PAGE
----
(2) $$\frac{1}{x^5}> \frac{1}{x^3}$$ --> $$\frac{1-x^2}{x^5}>0$$, two cases:

A. $$x>0$$ (it's the same as $$x^5>0$$) and $$1-x^2>0$$, $$-1<x<1$$ --> $$0<x<1$$;

B. $$x<0$$ and $$1-x^2<0$$, $$x<-1$$ or $$x>1$$ --> $$x<-1$$;

We got that given inequality holds true in two ranges: $$0<x<1$$ and $$x<-1$$, ANY $$x$$ from this ranges will be less than $$1$$. So the answer to our original question is NO. Sufficient.

As we can see the ranges for (1) and (2) obtained by this solution differ from the ranges obtained by the solution provided by dpgxxx in his/her post.
_________________
CIO  Joined: 02 Oct 2007
Posts: 1179
Re: GMAT Diagnostic Test Question 9  [#permalink]

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I guess I didn't give it a thorough look like Bunuel did. I will improve. Thanks, Bunuel! +1.
Senior Manager  Joined: 21 Dec 2009
Posts: 442
Concentration: Entrepreneurship, Finance
Re: GMAT Diagnostic Test Question 9  [#permalink]

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I got this right. Furthermore, from the solution provided by "bb" for (2)
I noted that 1/x^5 > 1/x^3 can be re-written as: x^3 > x^5.

Usually, i reduced the equation to 1/x^3 > 1/x .......multiplied both sides by x^2
I now realized that the same equation is retained when u multiplied both sides by
(x^5)(x^3); after all, -ve * -ve = +ve.
Manager  Joined: 21 Mar 2010
Posts: 67
Re: GMAT Diagnostic Test Question 9  [#permalink]

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james12345 wrote:
oh what a silly question. I retract it. In case anyone had the same question, the answer is in the math basics intro. It goes into details of multiplying/dividing by the variable in an inequality and instances where it can be done and in what ways.

Hi James,

Can you please provide a link to this, I still don't get why we can cross multiply, x can be negative and inequality sign can change.
Senior Manager  Joined: 21 Dec 2009
Posts: 442
Concentration: Entrepreneurship, Finance
Re: GMAT Diagnostic Test Question 9  [#permalink]

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tryinghard wrote:
james12345 wrote:
oh what a silly question. I retract it. In case anyone had the same question, the answer is in the math basics intro. It goes into details of multiplying/dividing by the variable in an inequality and instances where it can be done and in what ways.

Hi James,

Can you please provide a link to this, I still don't get why we can cross multiply, x can be negative and inequality sign can change.

You might get a clue from reading the explanations i gave above. Else, simply multiply both sides by X^5 AND X^3.
This way, you have canceled the likelihood of any change in sign: After all, negative x negative = positive.
Do you get my explanations?
Intern  Joined: 31 Jul 2009
Posts: 2
Schools: Texas A&M,University of North Florida,University of Texas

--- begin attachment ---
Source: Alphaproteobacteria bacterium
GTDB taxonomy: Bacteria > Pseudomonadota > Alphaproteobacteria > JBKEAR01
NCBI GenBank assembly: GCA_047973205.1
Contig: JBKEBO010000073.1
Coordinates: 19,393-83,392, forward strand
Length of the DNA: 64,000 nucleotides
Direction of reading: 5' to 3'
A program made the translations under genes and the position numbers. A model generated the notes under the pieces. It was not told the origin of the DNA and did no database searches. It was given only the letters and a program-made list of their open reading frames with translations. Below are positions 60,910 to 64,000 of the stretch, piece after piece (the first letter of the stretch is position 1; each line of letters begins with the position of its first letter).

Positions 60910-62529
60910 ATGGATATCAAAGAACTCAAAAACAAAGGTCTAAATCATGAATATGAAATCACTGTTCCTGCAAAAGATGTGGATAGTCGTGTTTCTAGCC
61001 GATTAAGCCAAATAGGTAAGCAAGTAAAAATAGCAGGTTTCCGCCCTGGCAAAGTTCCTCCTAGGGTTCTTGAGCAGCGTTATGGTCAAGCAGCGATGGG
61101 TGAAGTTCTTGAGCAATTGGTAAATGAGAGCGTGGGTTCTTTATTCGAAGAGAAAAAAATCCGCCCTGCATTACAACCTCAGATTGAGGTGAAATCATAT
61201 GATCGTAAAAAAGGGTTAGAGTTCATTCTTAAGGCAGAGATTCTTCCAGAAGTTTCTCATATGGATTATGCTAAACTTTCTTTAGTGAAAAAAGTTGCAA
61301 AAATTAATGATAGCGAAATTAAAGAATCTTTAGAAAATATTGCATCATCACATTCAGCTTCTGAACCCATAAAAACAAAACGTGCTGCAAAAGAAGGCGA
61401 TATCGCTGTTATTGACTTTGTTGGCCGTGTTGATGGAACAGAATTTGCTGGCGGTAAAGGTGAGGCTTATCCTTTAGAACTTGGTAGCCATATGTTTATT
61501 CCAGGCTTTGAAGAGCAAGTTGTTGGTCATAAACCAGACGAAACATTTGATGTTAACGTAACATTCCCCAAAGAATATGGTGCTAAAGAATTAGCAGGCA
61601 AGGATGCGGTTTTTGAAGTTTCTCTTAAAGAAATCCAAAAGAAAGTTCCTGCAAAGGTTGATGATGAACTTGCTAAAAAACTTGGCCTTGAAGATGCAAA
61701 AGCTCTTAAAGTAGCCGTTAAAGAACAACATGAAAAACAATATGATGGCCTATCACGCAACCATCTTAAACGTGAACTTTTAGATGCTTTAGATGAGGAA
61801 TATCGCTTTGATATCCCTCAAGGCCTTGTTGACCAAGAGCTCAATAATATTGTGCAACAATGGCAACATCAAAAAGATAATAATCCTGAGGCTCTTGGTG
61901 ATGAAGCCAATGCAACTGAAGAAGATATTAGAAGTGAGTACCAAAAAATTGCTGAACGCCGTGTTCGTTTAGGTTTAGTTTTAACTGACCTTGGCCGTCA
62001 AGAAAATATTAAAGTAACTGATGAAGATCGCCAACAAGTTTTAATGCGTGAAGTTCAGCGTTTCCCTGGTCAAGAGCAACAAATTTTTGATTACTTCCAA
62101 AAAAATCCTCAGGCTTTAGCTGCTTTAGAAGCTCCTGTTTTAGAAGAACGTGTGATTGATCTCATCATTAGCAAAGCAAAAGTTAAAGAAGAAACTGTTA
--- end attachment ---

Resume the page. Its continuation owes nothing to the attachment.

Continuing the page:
Re: GMAT Diagnostic Test Question 9  [#permalink]

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Dear Bunuel,

In statement 1-\frac{1+x}{x}>0,and
statement 2- \frac{1-x^2}{x^5}>0,
How you derive those two, i cant understand
Thank you
Manager  Joined: 15 Apr 2010
Posts: 93
Re: GMAT Diagnostic Test Question 9  [#permalink]

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Bunuel wrote:
dzyubam wrote:
We should probably revise the difficulty level of the question.
I like your approach. +1. Can't see anything wrong with it.
dpgxxx wrote:
Here is my way, which worries me by its simplicity in comparison to a "750" level problem. Please let me know if there are any errors in the following approach. I am not the best with these question types and am not sure if plugging in numbers, like others did, considers an element my approach does not.

S1) 1/X > - 1 ---> 1>-X ---> (multiply by -1/turn sign)---> -1<X ..... This means X can be -.5, 0, 1, 2..insufficient

S2) 1/X^5 > 1/X^3 --->(multiply both sides by X^3)---> 1/x^2 > 1 ---> 1>X2 ---> +-1 > X ...if X is less than 1 or -1, we know its not greater than 1; sufficient.

The above approach is not right. First of all I'd suggest to state in the stem that $$x$$ does not equal to zero, as $$x$$ is in denominator and GMAT almost always states when providing the fraction that the variable in denominator is not zero.

Now this approach is not correct because when we multiply by variable we don't know its sign and thus don't know whether we should flip sign of inequality or not.

Algebraic solution for this question would be:

Question is $$x>1$$?

(1) $$\frac{1}{x}>- 1$$ --> $$\frac{1+x}{x}>0$$, two cases:

A. $$x>0$$ and $$1+x>0$$, $$x>-1$$ --> $$x>0$$;

B. $$x<0$$ and $$1+x<0$$, $$x<-1$$ --> $$x<-1$$.

We got that given inequality holds true in two ranges: $$x>0$$ and $$x<-1$$, thus $$x$$ may or may not be greater than one. Not sufficient.

(2) $$\frac{1}{x^5}> \frac{1}{x^3}$$ --> $$\frac{1-x^2}{x^5}>0$$, two cases:

A. $$x>0$$ (it's the same as $$x^5>0$$) and $$1-x^2>0$$, $$-1<x<1$$ --> $$0<x<1$$;

B. $$x<0$$ and $$1-x^2<0$$, $$x<-1$$ or $$x>1$$ --> $$x<-1$$;